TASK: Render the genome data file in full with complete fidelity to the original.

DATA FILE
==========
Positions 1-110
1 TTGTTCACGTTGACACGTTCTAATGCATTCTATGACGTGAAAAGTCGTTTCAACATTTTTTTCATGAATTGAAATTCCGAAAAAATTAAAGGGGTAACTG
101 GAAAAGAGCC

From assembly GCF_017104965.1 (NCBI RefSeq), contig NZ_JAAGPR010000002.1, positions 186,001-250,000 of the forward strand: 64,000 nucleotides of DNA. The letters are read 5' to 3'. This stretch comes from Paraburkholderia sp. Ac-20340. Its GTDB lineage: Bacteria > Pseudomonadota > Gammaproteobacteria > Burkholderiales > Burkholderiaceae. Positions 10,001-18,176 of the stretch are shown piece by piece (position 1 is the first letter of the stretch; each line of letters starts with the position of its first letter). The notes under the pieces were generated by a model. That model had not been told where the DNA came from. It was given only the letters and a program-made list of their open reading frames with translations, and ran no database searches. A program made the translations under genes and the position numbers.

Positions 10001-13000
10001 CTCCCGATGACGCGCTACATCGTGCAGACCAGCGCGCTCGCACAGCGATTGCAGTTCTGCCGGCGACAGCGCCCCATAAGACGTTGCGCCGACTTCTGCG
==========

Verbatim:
Positions 1-110
1 TTGTTCACGTTGACACGTTCTAATGCATTCTATGACGTGAAAAGTCGTTTCAACATTTTTTTCATGAATTGAAATTCCGAAAAAATTAAAGGGGTAACTG
101 GAAAAGAGCC

From assembly GCF_017104965.1 (NCBI RefSeq), contig NZ_JAAGPR010000002.1, positions 186,001-250,000 of the forward strand: 64,000 nucleotides of DNA. The letters are read 5' to 3'. This stretch comes from Paraburkholderia sp. Ac-20340. Its GTDB lineage: Bacteria > Pseudomonadota > Gammaproteobacteria > Burkholderiales > Burkholderiaceae. Positions 10,001-18,176 of the stretch are shown piece by piece (position 1 is the first letter of the stretch; each line of letters starts with the position of its first letter). The notes under the pieces were generated by a model. That model had not been told where the DNA came from. It was given only the letters and a program-made list of their open reading frames with translations, and ran no database searches. A program made the translations under genes and the position numbers.

Positions 10001-13000
10001 CTCCCGATGACGCGCTACATCGTGCAGACCAGCGCGCTCGCACAGCGATTGCAGTTCTGCCGGCGACAGCGCCCCATAAGACGTTGCGCCGACTTCTGCG